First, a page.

- The announced attendance was just over 40,000, which was still significant but also a huge letdown, based on early projections. As expected, you saw a lot of Margarito Mexicans and the usual Filipino contingent for Pacquiao but what was missing this time around, according to Matt Swider (who has been to all three big stadium fights in the States this year) was the casual sports fan, who wanted to experience the novelty of the first fight card at Jerry Jones' billion-dollar stadium. They simply didn't show up this time around. Then I think there were some other factors. I think Jones not being nearly as active in the promotion due to his recent firing of Wade Phillips and NFL matters hurt. Also, I think it would've aided things if the Cowboys were 7-1 coming into the weekend, instead of 1-7. And they say in Texas, there are five seasons: pro football season, college football season, high school football season, recruiting and spring ball.

Then you have the economy which has had an effect on everybody. And in the region where this fight took place, the Christmas season is already in full effect. So any disposable income at this time around isn't going to a prizefight. Just my theory.

- Speaking of Mayweather, can we put a moratorium on any talk of a fight with Pacquiao till an introductory presser to officially announce this bout is scheduled? Sorry, but I don't think any of us in the sport want to go through the same mental masturbation (yes, I just said “mental masturbation”) that we did last year? The talk is old and tired; bottom line. It's boxing’s version of talking about why they need a playoff system in college football.

More than that, it hurts the rest of boxing. There are lots of attractive fights taking place for the next month or so with fighters willing to get into the ring with each other. It would be a crying shame if it were overshadowed by talk of purse splits, venues, and random blood tests.

Let's focus in on bouts that are, y' know, actually taking place.

- I got this email from a reader who disagreed with my take on the theatrics that took place before the entrances of Pacquiao and Margarito on Saturday night:

Hey Steve -

How much do you think Bob paid for the whole Nellie production (artist, stage set-up, technicians, etc.)? Could he have taken that money and - god forbid - gotten a real undercard? Or at least some better opposition for the guys who were on it?

My beef with the whole "entertainment" aspect of this type is that a) I'm paying for something I don't care about, and which simply wastes my time, and b) that money could be spent so that the undercard wouldn't suck so bad.

Yes, I understand that the money saved by keeping Nellie off the promotion would go into Bob's pocket rather than towards a GOOD undercard, but I still think it's a complete waste. I'll bet that you could make a couple very interesting flyweight title fights for what Nellie got Saturday night.

- John S

Chicago Il

OK, point taken; undercards do need to improve. No argument. But I actually thought that if you took away Guillermo Rigondeaux fumigating Cowboy Stadium, the undercard was entertaining. But here's the thing; yeah, viewers who purchased this pay-per-view paid as much as 65 bucks. But what about the patrons who paid up to $800 to attend this show? If you were there live, the overwhelming majority of fans were hyped up and ready to go. And those people may not care about an extra flyweight title fight on the bill. They got their money’s worth. And too many times today (especially in America), the customers who paid for tickets are neglected and abused with interminably long delays between fights and stale atmospheres. I'll stick by my opinion; this was a step in the right direction, no matter what you think of Nelly. The UFC and Europe have got it right. Those in the arena deserve a show and they got a good one this time around.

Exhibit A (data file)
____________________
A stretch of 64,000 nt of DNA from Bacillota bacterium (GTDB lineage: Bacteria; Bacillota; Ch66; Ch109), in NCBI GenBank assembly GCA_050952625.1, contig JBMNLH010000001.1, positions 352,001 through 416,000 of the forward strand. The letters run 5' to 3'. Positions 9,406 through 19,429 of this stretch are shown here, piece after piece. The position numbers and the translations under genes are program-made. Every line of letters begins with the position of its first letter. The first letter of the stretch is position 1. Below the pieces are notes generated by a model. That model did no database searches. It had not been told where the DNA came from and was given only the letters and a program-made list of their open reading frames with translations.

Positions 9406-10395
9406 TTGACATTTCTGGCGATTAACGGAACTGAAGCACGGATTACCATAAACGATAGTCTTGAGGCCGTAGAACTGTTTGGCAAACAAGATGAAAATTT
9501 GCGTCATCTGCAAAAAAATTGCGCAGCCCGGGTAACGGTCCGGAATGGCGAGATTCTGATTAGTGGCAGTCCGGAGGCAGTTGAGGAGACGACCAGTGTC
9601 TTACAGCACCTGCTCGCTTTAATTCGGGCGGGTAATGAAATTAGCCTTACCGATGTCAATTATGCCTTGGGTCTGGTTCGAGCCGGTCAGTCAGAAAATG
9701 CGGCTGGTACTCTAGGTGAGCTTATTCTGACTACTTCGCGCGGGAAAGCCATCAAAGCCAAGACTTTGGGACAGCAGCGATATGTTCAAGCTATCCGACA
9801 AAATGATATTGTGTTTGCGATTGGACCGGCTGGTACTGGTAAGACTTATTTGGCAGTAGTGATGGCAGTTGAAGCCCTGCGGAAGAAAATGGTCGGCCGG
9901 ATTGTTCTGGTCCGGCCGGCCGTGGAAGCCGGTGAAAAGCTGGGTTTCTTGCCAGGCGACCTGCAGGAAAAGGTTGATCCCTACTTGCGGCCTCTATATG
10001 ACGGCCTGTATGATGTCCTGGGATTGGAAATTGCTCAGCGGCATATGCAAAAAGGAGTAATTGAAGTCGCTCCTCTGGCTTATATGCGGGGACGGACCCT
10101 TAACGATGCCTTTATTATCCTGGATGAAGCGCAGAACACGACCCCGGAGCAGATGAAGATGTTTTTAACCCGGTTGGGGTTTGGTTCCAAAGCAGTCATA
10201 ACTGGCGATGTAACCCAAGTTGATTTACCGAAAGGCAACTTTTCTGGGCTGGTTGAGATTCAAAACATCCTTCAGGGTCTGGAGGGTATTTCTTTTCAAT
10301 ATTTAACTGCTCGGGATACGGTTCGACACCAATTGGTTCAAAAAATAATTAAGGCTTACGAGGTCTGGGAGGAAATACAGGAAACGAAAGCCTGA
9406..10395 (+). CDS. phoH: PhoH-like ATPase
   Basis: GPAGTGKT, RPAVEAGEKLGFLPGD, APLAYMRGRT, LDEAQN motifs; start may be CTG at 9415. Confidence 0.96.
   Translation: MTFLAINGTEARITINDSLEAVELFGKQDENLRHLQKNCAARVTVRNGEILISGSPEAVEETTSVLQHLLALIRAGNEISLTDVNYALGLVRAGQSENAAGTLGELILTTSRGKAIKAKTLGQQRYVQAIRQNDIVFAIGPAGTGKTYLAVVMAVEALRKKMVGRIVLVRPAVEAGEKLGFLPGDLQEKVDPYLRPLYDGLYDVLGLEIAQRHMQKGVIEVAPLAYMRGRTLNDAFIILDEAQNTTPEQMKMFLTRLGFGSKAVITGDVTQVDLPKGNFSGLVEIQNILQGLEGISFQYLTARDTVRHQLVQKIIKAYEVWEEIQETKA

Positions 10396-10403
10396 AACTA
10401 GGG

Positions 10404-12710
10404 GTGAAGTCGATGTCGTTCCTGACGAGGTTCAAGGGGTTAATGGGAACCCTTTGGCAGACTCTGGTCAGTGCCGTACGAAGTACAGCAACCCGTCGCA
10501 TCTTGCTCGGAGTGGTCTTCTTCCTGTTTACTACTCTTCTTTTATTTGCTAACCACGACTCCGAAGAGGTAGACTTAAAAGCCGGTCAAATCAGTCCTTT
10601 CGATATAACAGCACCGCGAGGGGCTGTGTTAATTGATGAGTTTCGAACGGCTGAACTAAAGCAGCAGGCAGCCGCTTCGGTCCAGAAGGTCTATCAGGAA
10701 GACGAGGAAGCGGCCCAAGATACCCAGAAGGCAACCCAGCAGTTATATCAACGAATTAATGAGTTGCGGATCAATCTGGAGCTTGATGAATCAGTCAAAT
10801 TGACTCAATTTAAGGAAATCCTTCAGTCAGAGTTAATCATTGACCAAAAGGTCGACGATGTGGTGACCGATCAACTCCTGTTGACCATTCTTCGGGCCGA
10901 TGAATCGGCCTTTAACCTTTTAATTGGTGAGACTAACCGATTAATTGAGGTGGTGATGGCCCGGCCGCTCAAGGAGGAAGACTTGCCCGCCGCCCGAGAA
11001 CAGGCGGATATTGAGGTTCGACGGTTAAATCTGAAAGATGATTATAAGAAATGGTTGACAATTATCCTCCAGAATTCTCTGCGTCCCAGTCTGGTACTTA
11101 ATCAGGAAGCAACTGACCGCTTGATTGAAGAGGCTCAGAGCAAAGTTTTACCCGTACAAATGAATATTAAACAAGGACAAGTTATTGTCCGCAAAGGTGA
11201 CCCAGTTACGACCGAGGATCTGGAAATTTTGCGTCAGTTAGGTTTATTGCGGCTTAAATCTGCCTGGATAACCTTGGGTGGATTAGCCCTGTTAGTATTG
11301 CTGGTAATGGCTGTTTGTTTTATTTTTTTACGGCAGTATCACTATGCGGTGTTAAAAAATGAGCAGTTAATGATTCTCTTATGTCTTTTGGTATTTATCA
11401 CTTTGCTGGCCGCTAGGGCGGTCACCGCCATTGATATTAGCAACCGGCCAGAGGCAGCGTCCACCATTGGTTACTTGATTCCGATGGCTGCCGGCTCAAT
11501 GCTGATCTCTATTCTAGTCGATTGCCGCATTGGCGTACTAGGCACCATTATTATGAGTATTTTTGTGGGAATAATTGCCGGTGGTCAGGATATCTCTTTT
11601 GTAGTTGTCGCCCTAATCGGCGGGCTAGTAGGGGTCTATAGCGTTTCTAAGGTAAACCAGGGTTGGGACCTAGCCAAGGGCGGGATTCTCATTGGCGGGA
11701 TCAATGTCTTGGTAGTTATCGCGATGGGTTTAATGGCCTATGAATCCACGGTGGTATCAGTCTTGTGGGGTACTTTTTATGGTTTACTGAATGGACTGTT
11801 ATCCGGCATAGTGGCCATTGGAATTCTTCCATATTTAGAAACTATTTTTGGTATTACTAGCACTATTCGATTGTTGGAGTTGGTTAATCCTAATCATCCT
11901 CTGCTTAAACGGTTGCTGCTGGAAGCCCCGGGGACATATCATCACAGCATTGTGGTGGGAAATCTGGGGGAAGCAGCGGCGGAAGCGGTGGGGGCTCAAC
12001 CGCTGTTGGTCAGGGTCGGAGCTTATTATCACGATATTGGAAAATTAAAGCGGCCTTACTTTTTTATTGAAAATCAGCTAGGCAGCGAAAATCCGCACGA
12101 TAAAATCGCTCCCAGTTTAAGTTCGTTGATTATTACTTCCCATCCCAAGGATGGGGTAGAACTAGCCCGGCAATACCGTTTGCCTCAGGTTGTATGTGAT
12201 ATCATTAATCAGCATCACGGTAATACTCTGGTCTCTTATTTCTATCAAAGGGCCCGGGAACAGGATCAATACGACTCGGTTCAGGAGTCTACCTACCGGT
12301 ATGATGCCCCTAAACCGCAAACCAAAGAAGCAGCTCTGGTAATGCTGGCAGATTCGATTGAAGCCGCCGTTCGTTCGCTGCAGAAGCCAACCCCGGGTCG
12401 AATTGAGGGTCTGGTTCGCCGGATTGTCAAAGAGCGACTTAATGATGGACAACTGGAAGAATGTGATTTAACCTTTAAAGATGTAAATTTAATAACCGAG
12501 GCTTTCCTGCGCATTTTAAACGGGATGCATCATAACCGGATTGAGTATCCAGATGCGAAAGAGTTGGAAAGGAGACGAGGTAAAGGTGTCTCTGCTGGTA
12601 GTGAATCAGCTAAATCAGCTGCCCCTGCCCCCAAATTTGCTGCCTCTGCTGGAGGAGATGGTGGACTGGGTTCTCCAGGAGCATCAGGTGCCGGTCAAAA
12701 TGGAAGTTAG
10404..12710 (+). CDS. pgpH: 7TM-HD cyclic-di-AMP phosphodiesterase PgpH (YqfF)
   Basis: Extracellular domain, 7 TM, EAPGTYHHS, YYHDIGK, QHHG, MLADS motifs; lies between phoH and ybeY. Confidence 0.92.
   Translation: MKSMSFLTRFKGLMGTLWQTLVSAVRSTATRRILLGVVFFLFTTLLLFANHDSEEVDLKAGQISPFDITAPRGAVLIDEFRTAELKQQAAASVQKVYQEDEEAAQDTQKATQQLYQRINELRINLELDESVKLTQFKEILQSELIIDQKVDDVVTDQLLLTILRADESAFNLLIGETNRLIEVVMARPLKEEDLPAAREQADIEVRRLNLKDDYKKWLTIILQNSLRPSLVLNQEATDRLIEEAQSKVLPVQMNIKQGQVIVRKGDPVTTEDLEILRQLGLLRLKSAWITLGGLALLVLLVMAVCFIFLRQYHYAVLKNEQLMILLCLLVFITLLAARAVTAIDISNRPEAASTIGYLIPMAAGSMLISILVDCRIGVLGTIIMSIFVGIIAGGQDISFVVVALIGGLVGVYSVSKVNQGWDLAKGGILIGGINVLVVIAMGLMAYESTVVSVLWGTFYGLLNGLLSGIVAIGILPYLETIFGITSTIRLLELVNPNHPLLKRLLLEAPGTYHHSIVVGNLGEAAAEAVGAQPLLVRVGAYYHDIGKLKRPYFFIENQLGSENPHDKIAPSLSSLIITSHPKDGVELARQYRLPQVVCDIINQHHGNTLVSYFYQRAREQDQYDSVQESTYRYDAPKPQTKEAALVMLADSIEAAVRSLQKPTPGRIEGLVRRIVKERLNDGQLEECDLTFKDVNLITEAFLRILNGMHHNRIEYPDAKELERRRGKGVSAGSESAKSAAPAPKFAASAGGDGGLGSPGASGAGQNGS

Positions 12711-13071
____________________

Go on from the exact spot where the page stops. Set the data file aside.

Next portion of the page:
- And finally, just where does Pacquiao rank after this latest exhibition? I've read where some believe that maybe, just maybe, he is the greatest of all-time. Well, folks, here's the thing; I'm always a bit uneasy in placing any athletes on these types of lists while they are still active. To me, there's still some history that needs to be written. And let's be honest; wasn't there a reason why he was a five-to-one favorite versus Margarito. So basically, he did the Chris Rock- he did what he was supposed to.

That being said, Pacquiao dominated a guy who was much bigger than him and was, once again, entertaining and spectacular. What he has done in moving up from flyweight to this weight, is simply incredible in any era. But I think it's hard to really compare fighters from opposing eras. Can you really make a comparison to boxers who fought 200-300 times against guys who now perform twice a year? Also, most veteran observers believe that the talent pool was much deeper and seasoned in those days.

But I'll say this, from the time I started to watch boxing in the early ‘80s, I'm beginning to think that Pacquiao is right up there with the great Sugar Ray Leonard as the two best guys I've seen.

This much is clear though; whatever class of boxer Pacquiao is in historically, as Bum Phillips once said, "It don't take long to take roll call."


I used to think of Daniel LaRusso making his way through the All-Valley Karate Championships but now I think of Pacquiao when I hear “You're the Best Around” by Joe Esposito...So did that make Margarito and his crew the Cobra Kai?...Omar Figueroa and Arturo Quintero engaged in a good scrap on the most recent edition of “Solo Boxeo” on Telefutura. Figueroa won via split decision over eight rounds...Told that the Emerald Queen Casino on Tacoma, Washington could play host to the Dec. 11th bantamweight tournament on Showtime...My question is this: we know David Haye bet on a 3rd round KO but did Audley Harrison?...Anyone who sees the Lakers getting beat on the glass and being so porous on D, knows why they need Andrew Bynum...So the Redskins gave an extension to a quarterback who they think is dumb and out-of-shape?....